Republican presidential candidate John McCain shattered the afterglow of Democrat Barack Obama's acceptance speech early yesterday with the stunning announcement that Alaska Gov. Sarah Palin would be his running mate.
Palin is a popular 44-year-old conservative who was the mayor of the tiny town of Wasilla, until her 2006 election as governor. Her selection thrilled conservative Republicans, and she made a pitch to Hillary Clinton Democrats in her speech in Dayton, Ohio, yesterday, referring to the "determination and grace" of Clinton's presidential campaign.
McCain's surprise move set political heads spinning as they analyzed its potential impact.
"It's a good chess move," said Larry Sabato, director of the University of Virginia's Center for Politics. "I'm not prepared to say it's a game changer - vice presidents almost never determine election results - but it does some positive things for McCain, including building some interest in a Republican convention in Labor Day week that might have been ignored."
A downside, Sabato and others noted, is that it's now harder for McCain to attack Obama as inexperienced. "McCain picked someone who's younger and has less experience [than Obama] to be a heartbeat away from a 72-year- old president," Sabato said.
Democrats pointed out that there were more people in the audience in Dayton yesterday than the population of the town she was mayor of just two years ago. There were 15,000 at the Dayton rally. Wasilla's population is 9,000.
Still, Palin made an impressive debut, speaking with confidence and clarity about her days as a "hockey mom," a community leader and a state official who fought corruption and wasteful spending.
Franklin & Marshall College pollster Terry Madonna said that Palin's personal story is an asset but that he would describe McCain's pick in three words.
"Risky, risky and risky," Madonna said. "We just don't know how she'll handle the next nine weeks of campaigning, dealing with all these complicated national and international issues, debating [Obama's running mate] Joe Biden, and having every word scrutinized by an aggressive press corps."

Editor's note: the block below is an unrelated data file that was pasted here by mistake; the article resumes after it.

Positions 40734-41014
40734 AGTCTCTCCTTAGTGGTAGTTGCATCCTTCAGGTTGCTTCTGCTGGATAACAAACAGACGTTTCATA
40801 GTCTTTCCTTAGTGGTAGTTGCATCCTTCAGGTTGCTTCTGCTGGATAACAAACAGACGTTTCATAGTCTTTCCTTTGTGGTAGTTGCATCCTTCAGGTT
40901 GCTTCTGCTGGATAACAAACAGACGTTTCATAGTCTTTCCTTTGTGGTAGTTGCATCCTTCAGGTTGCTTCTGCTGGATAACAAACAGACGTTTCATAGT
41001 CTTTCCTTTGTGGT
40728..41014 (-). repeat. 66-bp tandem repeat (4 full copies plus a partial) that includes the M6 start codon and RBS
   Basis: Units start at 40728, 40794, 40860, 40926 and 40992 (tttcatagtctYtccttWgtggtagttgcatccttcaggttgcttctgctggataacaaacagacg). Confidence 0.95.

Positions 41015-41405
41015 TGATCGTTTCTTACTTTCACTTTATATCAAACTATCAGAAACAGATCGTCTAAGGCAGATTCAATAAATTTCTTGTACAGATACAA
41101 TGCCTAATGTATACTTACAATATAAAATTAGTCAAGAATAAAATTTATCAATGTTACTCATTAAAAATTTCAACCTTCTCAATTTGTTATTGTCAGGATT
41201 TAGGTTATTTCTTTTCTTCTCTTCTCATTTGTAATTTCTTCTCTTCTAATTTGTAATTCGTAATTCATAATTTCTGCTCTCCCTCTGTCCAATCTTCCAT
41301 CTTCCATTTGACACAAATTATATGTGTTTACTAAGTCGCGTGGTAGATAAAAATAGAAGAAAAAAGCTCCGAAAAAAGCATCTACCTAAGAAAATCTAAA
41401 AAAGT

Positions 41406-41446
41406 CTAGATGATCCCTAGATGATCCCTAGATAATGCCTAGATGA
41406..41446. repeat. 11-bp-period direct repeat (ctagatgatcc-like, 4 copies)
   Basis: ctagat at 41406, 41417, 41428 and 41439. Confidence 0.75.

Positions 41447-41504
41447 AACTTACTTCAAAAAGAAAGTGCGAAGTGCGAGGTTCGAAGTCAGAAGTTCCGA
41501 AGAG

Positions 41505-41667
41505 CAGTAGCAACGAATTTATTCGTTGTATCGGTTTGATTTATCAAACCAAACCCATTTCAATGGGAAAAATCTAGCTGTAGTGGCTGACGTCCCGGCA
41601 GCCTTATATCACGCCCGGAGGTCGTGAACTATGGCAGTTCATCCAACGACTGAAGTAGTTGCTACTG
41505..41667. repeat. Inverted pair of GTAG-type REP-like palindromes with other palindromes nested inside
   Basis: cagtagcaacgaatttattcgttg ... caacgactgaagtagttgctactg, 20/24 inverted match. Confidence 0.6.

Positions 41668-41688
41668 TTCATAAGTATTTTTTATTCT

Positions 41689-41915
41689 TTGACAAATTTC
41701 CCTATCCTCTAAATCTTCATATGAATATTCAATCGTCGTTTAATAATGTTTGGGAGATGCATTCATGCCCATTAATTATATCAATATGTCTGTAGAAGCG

The greatest unanswered question is whether putting Palin on the ticket will bring many Clinton Democrats into the McCain column.
The Daily News reached five women who were Clinton primary-election supporters in a March poll, and none said Palin's candidacy would change their vote.
"If McCain thinks this ultra-conservative, lifelong member of the NRA is going to substitute for Hillary Clinton, he doesn't get it," said Nikki Nordenberg of Pittsburgh. "To him, I guess women are all interchangeable. He assumed people would vote for her just because she's a woman."
Marie Usler, a Clinton Democrat from Northeast Philadelphia, loved McCain's pick and Palin's speech. "She's a mother, she's young, she knows where she's been and what she's doing, and her son's in the [Iraq] war," Usler said. Usler said she's for McCain, but was won over by McCain before Palin joined the ticket.
Sabato said he believes that Palin will attract Clinton supporters.
"The question is how many," he said. "She's pro-life, anti-gun control, really the ideological opposite of Hillary. I'm not sure how many nonideological Clinton voters there are to attract."
Pennsylvania Republican Party chairman Rob Gleason said Palin's gender appeal will be considerable.
"One of our weak points has been working moms, stay-at- home moms, soccer moms," Gleason said. "I think she's going to really connect with people in the four counties surrounding Philadelphia. I'm hopeful that she'll spend a lot of time in the Philadelphia suburbs doing retail campaigning."
Some analysts noted that the conventional political wisdom is that it's risky for a male candidate to attack a woman, suggesting that the choice of Palin might make Biden less aggressive and increase Hillary Clinton's value as a campaigner this fall.
Clinton hailed Palin's "historic nomination" in a statement released yesterday, adding that while Republican policies "would take America in the wrong direction, Governor Palin will add an important new voice to the debate." *
Staff writer Catherine Lucey contributed to this report.